Quite often when a patient sees a vascular surgeon about varicose vein treatment, the physician orders a duplex ultrasound. Patients sometimes wonder why this is necessary when their blue or purple, gnarled varicose veins are embarrassingly visible. Understanding what this test is and what to expect from it is important to a good treatment outcome.
Why Does a Vein Doctor Order This Test?
Although many varicose veins appear obvious, others lie deep under the surface of the skin. To find out more about these deeper veins, vein specialists frequently order a special ultrasound.
This diagnostic vascular test is actually a combination of traditional and Doppler ultrasound, MedlinePlus indicates. Traditional ultrasound forms images for a radiologist to review from sound waves that bounce off veins. Doppler ultrasound catches waves as they reflect off moving objects like flowing blood and records their speed and other movement characteristics.
A vascular surgeon is likely to order this technology for patients needing treatment for any type of chronic venous insufficiency. It can also help diagnose these disorders:
- Renal vascular disease
- Blood clots
- Arterial occlusions
- Carotid occlusive disease
- Abdominal aneurysms
The combination technology is one of three important tools upon which a vein doctor relies to treat vascular problems, according to Stony Brook Medicine. Partnered with a physical exam and a medical history, it is helpful in developing an individualized treatment plan for every varicose vein patient.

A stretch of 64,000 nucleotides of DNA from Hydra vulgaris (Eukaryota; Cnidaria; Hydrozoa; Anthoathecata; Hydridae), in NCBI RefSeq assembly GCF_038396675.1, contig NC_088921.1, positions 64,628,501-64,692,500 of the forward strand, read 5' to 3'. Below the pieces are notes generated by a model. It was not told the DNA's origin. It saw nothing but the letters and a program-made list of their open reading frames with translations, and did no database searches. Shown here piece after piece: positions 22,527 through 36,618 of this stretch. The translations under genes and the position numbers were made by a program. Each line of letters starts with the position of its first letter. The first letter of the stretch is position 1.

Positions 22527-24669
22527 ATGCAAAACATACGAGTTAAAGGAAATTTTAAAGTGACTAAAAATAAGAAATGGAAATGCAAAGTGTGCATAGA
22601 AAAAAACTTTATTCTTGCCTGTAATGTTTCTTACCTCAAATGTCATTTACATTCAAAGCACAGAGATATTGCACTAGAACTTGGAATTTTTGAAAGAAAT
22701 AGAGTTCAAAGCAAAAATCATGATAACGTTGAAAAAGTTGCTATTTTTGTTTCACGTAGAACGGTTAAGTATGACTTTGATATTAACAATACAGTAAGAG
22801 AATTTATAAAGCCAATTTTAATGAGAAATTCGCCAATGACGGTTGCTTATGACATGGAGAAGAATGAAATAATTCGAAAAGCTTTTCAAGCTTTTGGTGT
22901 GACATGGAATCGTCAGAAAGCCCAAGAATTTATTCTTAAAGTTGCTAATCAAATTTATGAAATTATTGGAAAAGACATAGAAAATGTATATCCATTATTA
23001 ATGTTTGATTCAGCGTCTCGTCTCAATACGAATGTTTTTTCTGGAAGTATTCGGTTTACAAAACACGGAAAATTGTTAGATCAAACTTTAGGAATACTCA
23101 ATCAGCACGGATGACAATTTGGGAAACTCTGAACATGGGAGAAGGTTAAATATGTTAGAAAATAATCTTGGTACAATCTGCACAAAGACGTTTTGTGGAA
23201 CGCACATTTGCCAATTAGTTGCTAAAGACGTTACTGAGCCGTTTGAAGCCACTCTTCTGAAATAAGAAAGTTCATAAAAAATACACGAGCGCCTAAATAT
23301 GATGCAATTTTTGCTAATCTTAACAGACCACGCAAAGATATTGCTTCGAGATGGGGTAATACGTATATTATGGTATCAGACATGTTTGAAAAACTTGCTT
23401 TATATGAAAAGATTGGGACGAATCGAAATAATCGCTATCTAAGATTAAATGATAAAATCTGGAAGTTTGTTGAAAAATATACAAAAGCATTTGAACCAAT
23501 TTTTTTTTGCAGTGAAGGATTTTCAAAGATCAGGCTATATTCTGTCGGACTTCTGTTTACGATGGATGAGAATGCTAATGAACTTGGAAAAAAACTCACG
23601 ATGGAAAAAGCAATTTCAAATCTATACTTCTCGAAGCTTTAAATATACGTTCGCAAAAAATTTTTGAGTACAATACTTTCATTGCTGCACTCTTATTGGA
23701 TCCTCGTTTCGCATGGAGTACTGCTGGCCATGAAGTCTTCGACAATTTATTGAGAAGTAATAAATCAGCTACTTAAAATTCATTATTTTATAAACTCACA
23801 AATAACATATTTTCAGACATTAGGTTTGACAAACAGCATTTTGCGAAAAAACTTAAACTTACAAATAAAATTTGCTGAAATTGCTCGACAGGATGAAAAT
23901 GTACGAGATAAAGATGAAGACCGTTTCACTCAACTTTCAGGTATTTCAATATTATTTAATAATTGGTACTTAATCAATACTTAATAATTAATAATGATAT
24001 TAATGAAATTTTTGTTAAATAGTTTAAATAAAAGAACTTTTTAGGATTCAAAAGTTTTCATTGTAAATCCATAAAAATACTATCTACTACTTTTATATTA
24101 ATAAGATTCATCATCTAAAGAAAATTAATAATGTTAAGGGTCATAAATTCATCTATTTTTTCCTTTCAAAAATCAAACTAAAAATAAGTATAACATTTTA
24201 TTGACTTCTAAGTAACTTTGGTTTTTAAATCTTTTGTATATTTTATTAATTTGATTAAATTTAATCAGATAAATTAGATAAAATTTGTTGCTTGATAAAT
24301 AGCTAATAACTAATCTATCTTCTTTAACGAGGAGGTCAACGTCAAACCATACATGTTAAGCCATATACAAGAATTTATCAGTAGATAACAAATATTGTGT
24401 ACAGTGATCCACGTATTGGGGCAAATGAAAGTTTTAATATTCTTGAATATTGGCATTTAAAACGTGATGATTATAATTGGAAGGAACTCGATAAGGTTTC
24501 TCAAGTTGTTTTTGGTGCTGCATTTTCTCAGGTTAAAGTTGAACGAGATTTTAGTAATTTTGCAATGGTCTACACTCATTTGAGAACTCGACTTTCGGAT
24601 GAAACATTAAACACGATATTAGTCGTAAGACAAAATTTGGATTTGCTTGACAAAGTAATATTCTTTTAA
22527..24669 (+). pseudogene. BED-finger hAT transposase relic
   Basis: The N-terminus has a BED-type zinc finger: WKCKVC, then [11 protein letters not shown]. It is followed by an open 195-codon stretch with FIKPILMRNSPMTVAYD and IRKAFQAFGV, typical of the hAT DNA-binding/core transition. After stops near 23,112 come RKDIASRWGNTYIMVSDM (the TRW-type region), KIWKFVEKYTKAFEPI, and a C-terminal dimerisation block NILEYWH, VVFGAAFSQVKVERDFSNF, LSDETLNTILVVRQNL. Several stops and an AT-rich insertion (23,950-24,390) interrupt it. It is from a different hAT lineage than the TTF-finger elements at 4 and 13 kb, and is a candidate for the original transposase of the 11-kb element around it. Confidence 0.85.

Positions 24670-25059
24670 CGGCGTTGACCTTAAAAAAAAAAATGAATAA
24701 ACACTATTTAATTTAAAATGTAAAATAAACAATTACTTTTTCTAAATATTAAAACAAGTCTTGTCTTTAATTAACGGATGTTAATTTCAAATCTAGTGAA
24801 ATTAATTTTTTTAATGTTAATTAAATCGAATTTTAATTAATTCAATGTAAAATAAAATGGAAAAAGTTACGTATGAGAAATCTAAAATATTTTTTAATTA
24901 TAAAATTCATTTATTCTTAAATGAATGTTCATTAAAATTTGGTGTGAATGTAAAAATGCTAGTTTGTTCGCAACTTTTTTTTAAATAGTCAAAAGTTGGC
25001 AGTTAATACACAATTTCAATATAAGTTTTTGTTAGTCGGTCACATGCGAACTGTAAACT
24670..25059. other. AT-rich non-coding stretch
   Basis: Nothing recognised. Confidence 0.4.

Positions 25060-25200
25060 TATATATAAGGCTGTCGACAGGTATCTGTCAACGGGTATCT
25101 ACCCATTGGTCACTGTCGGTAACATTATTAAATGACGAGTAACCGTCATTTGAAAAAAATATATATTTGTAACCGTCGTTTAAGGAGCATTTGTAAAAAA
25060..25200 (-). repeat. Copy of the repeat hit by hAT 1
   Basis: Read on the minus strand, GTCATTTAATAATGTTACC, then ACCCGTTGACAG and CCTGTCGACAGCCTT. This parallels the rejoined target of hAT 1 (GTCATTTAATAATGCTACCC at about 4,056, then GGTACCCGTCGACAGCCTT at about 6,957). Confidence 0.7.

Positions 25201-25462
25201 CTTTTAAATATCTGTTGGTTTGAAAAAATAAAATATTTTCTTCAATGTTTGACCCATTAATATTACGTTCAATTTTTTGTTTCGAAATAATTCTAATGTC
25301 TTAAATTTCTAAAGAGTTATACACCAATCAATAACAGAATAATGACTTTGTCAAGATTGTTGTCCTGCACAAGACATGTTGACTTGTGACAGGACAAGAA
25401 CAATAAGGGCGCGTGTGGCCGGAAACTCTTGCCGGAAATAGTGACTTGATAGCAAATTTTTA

What Patients Should Expect
Unless the appointment involves an abdominal scan, patients do not normally have to follow any particular preparation before the procedure. For an abdominal ultrasound, however, The Ohio State University’s Wexner Medical Center says an individual should stop eating or drinking before midnight of the night prior to the test.
The staff usually asks the individual to change into a gown before entering the room where scans occur. The technician on duty applies a special gel to targeted areas.
Patients lie on a table during this combination procedure and remain still. Sometimes an individual must change the position of his or her body or hold the breath for short periods. When the staff needs to calculate a value known as an ankle-brachial index, the technician brings in blood pressure cuffs and places them on the patient’s arms and legs.
During the procedure, the staff moves a wand called a transducer over the targeted area, As it sends out sound waves, a computerized measurement tracks how they reflect back, then translates them into images for healthcare providers to review, MedlinePlus says.
It is common to hear a “swishing” type of sound during this exam. The patient’s blood makes this sound as it travels through various vessels.
This procedure carries no special risks. While some pressure usually occurs as the wand moves, most patients experience no discomfort during their appointments.